At this point of the present invention, a chemical oxide removal (COR) processing step is performed. The COR processing step selectively etches the thermally grown pad oxide layer 60 from the structure in its entirety, while removing portions of the deposited oxide 66 providing the structure shown, for example, in FIG. 3D. It is noted that FIG. 3D is a general drawing of the structure that is formed after the COR process has been performed. That is, FIG. 3D shows a conceptional view of the structure after the COR step has been performed. The actual structure will look somewhat different from the structure depicted in FIG. 3D. FIGS. 4A-4B and 5A-5B show actual structures that are formed after the COR depending on the height of the deposited oxide.

The COR processing step selectively etches thermally grown oxide at a much faster rate than deposited oxide thereby providing an SOI structure having an exposed top Si-containing layer 56 in which the at least one trench region 64 is filled with the deposited oxide 66; the upper surface of the deposited oxide 66 is not coplanar with the upper surface of the exposed top Si-containing layer 56. The deposited oxide filled trenches serve as the trench isolation regions 70 of the devices of the present invention.

The COR processing step comprises exposing the structure to a gaseous mixture of HF and ammonia at a pressure of about 30 mTorr or below, preferably at a pressure between between about 1 mTorr and about 10 mTorr, and a temperature of about 25° C. or a temperature slightly above room temperature. The ratio of gaseous HF to gaseous ammonia is from about 1:10 to about 10:1, with a ratio of about 2:1 being more highly preferred.

A solid reaction product is formed as a result of the structure's exposure to HF and ammonia gas. The solid reaction product includes etched oxide, reactants or combinations thereof. The solid reaction product is removed in a second step which includes heating the structure to a temperature about 100° C., thus causing the reaction product to evaporate and rinsing the structure in water, or removing with an aqueous solution.

Due to manufacturing variations of the method of the present invention, the trench isolation regions 70 can be higher or lower than the top Si-containing layer 56 directly after the pad nitride layer 62 is removed. In the case where the trench isolation region 70 is lower than the active device region (See FIG. 4A) after the pad nitride layer 62 is removed, application of the COR process results in a unique and useful structure shown in FIG. 4B. The structure includes a thin top Si-containing layer 56, and a gently sloping oxide structure 87 which prevents the formation of the undercut region as in the prior art. The unique structure is made possible by the self-limiting properties of the COR reaction. The exposed vertical region of the trench liner 63 forms a right angle with the horizontal portion of the trench fill oxide 66. As the products of the COR reaction form on the vertical oxide 63 and the horizontal oxide 66, the products preferentially build up in the corner region due to the volume expansion of the reaction product compared to the volume of reacted oxide. Since the products serve to limit the reaction, less oxide is etched in the corner than the horizontal portions of the trench oxide and thereby forming the gently sloping oxide structure 87 and preventing the undercut.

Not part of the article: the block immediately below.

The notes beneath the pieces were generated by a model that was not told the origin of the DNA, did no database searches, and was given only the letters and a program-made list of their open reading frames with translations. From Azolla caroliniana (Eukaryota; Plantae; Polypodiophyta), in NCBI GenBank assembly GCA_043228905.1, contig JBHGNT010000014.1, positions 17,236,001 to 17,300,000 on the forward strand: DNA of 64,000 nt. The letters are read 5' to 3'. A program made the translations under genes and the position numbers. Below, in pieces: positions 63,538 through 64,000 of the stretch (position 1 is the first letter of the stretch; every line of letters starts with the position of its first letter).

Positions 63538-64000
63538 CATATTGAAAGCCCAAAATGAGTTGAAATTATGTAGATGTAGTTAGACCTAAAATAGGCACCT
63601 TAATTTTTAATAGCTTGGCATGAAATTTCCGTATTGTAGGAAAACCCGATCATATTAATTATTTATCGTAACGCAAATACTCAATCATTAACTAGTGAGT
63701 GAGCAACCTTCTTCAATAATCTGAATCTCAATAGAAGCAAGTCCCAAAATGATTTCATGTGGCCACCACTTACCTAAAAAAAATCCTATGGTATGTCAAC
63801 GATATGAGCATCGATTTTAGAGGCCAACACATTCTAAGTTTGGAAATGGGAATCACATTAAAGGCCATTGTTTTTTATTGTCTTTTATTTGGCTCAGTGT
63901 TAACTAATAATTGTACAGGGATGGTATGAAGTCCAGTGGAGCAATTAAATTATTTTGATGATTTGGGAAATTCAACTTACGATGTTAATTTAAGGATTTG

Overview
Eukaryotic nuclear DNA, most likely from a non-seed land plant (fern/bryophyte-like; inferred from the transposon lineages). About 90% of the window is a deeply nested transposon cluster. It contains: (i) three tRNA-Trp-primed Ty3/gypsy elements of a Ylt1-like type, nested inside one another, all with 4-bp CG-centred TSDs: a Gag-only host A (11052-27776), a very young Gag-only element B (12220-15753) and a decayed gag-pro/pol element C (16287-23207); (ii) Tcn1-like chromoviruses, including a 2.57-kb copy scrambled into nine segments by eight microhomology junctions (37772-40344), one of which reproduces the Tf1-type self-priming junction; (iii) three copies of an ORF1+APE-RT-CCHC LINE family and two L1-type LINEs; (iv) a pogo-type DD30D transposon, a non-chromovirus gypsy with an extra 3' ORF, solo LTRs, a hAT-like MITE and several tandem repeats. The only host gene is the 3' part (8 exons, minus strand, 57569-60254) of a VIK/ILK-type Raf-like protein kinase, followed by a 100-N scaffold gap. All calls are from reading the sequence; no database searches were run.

The case where the trench oxide is higher than the active device region is shown in FIG. 5A. In this case, application of the COR process results in a unique and useful structure shown in FIG. 5B. The structure includes a thin Si-containing layer 56, and the gently sloping oxide structure 87 which prevents the formation of the undercut region as in the prior art. The unique structure is made possible by the self-limiting properties of the COR reaction. The exposed vertical region of the trench oxide 66 forms a right angle with the horizontal portion of the pad oxide 60. As the products of the COR reaction form on the vertical oxide 60 and the horizontal oxide 60, the products preferentially build up in the corner region due to the volume expansion of the reaction product compared to the volume of reacted oxide. Since the products serve to limit the reaction, less oxide is etched in the corner than the horizontal portions of the pad oxide and thereby forming the gently sloping oxide structure 87 and preventing the undercut.

At least one transistor may be formed on the exposed surfaces of the top Si-containing layer 56 of the structure including the trench isolation region 70. The at least one transistor is formed by first planarizing the deposited oxide 66 of the trench isolation region 70 to be coplanar with the upper surface of the pad nitride layer 62. The planarization step is performed utilizing a conventional chemical-mechanical polishing (CMP) process. This planarization step may also be omitted in some applications of the present invention. For the sake of clarity, the remaining drawings illustrate the embodiment wherein planarization is performed at this step of the present invention. Next, the deposited oxide is recessed by a dry or wet or combination dry/wet etch. The pad SiN layer is next removed using a hot phosphoric acid etch. Then the pad oxide is removed using the COR process. An optional sacrificial thermal oxidation process is performed to remove any contamination or structural damage in the Si substrate. If the sacrificial oxidation process is used, a COR process is used to remove the sacrificial oxide at a faster rate than the deposited oxide. A gate dielectric preclean is next done to clean the Si surface prior to gate dielectric formation. A gate dielectric 72 is formed atop the SOI layer 56 providing the structure shown in FIG. 3E.